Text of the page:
Linked by Brooss on Tue 15th Mar 2011 23:32 UTC
Benchmarks A comment on the recent article about the Bali release of Googles WebM tools (libvpx) claimed that one of the biggest problems facing the adoption of WebM video was the slow speed of the encoder as compared to x264. This article sets out to benchmark the encoder against x264 to see if this is indeed true and if so, how significant the speed difference really is.
Thread beginning with comment 466372
To view parent comment, click here.
To read all comments associated with this story, please click here.
Neolander
Member since:
2010-03-08

What he said, except I don't believe in H264-encoding DSPs which have no battery drain. There's nothing magical about DSPs, it's just a processor on the inside, eating battery power to provide computational power. The miserable battery life of current smartphones shows well enough that hardware acceleration is no panacea as far as battery life is concerned. For that, we need computational efficiency, instead of more computational power.

Reply Parent Score: 2

tuzor Member since:
2007-08-07

The miserable battery life of smartphones is mostly due to the power consumption of antennas in the device and your distance from the source.

Turn off 3g and you'll see the difference.

Reply Parent Score: 1

Neolander Member since:
2010-03-08

Then why do Symbian phones typically last much more than Android/iOS ones on battery, even at similar connectivity settings ?

The screen does have a role to play, but twice the screen area does not explain a 1.5 day vs 4.5 days difference alone. Software also has a role to play there.

Reply Parent Score: 1

Neolander Member since:
2010-03-08

Then why do Symbian phones typically last much more than Android/iOS ones on battery, even at similar connectivity settings ?

The screen does have a role to play, but twice the screen area does not explain a 1.5 day vs 4.5 days difference alone. Software also has a role to play there. Faster, more modern hardware consumes more power when it runs at full speed, but theoretically less power when running at low speed...

Reply Parent Score: 2

lemur2 Member since:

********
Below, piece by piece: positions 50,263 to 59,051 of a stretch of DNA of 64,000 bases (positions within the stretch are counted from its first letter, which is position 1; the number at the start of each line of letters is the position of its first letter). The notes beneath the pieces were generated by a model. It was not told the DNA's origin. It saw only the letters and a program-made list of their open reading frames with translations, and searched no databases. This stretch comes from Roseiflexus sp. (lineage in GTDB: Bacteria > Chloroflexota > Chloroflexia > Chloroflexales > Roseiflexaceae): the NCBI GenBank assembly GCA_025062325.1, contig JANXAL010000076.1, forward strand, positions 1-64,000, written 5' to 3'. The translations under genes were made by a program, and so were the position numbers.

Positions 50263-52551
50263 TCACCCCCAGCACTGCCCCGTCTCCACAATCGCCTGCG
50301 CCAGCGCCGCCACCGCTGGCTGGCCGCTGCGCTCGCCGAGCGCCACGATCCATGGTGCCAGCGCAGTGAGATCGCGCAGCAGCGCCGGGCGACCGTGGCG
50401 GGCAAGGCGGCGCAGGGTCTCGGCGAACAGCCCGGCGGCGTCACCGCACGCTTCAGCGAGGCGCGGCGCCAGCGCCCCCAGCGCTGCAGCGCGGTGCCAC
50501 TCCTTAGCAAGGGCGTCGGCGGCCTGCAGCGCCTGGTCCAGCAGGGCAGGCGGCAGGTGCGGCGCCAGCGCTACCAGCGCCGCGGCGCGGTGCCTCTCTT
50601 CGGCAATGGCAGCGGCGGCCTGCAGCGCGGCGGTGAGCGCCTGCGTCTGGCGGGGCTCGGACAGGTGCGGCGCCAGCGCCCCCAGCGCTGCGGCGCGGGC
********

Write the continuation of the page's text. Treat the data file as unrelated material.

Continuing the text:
2007-02-17

What he said, except I don't believe in H264-encoding DSPs which have no battery drain. There's nothing magical about DSPs, it's just a processor on the inside, eating battery power to provide computational power. The miserable battery life of current smartphones shows well enough that hardware acceleration is no panacea as far as battery life is concerned. For that, we need computational efficiency, instead of more computational power.


"No battery drain" is a myth.

Power drain was measured for the Anthill WebM hardware encoder and the results shown here:
http://blog.webmproject.org/2011/03/introducing-anthill-first-vp8-h...

It was measured at 12 milliwatts compared with between 1025 and 3459 milliwatts for different software releases.

Perhaps about 1% of the power drain would be a better estimate than "no power drain".

Edited 2011-03-16 11:10 UTC

Reply Parent Score: 2

Neolander Member since:
2010-03-08

I wonder about their measurement methodology. From the title of the plot, it looks like they are comparing the power consumption of the CPU (and nothing else) between software encoding and hardware decoding.

I hope I'm wrong. Otherwise, the measurement is obviously totally flawed, as they don't take into account the power consumption of the hardware encoder itself. This plot only serves as a way to say "look, the CPU is idle and can do something else meanwhile !" (which is indeed a benefit of hardware encoders).

Edited 2011-03-16 11:31 UTC

Reply Parent Score: 1

konfoo Member since:
2006-01-02

What he said, except I don't believe in H264-encoding DSPs which have no battery drain. There's nothing magical about DSPs, it's just a processor on the inside, eating battery power to provide computational power. The miserable battery life of current smartphones shows well enough that hardware acceleration is no panacea as far as battery life is concerned. For that, we need computational efficiency, instead of more computational power.


You must be new to this and/or forgotten the whole H264 debacle over mobile SoC hardware decode/encode from ~ 2001, which is now repeating itself, once again.

Here, note where it says 'battery savings':

http://news.cnet.com/8301-30685_3-20043249-264.html

Reply Parent Score: 1